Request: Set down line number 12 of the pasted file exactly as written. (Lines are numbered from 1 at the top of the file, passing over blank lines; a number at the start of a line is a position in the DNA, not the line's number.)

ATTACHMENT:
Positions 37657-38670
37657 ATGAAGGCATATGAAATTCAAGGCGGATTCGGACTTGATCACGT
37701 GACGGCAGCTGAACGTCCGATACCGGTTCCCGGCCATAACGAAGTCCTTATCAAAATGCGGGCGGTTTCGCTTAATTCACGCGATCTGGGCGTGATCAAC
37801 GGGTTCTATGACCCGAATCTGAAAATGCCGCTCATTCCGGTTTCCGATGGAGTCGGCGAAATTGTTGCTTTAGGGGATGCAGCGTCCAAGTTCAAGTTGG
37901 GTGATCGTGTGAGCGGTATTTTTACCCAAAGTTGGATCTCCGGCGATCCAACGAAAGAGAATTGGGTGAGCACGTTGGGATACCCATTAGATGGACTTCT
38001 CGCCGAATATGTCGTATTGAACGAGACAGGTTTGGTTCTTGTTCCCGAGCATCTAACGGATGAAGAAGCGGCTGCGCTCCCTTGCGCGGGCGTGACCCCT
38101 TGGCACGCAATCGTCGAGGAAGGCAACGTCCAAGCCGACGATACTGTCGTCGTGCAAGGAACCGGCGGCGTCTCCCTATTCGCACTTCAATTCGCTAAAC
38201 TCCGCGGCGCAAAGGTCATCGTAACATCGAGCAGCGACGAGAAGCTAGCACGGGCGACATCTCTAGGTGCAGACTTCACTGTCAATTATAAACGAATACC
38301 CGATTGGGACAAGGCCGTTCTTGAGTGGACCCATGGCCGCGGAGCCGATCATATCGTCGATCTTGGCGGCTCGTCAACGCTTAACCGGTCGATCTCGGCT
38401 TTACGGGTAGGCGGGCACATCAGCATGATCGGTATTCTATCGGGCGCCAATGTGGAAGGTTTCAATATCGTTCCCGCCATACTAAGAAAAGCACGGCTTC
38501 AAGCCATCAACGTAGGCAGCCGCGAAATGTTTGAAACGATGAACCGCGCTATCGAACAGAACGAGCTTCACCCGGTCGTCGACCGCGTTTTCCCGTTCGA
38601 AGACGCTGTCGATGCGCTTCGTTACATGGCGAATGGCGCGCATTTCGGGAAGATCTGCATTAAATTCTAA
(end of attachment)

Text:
38601 AGACGCTGTCGATGCGCTTCGTTACATGGCGAATGGCGCGCATTTCGGGAAGATCTGCATTAAATTCTAA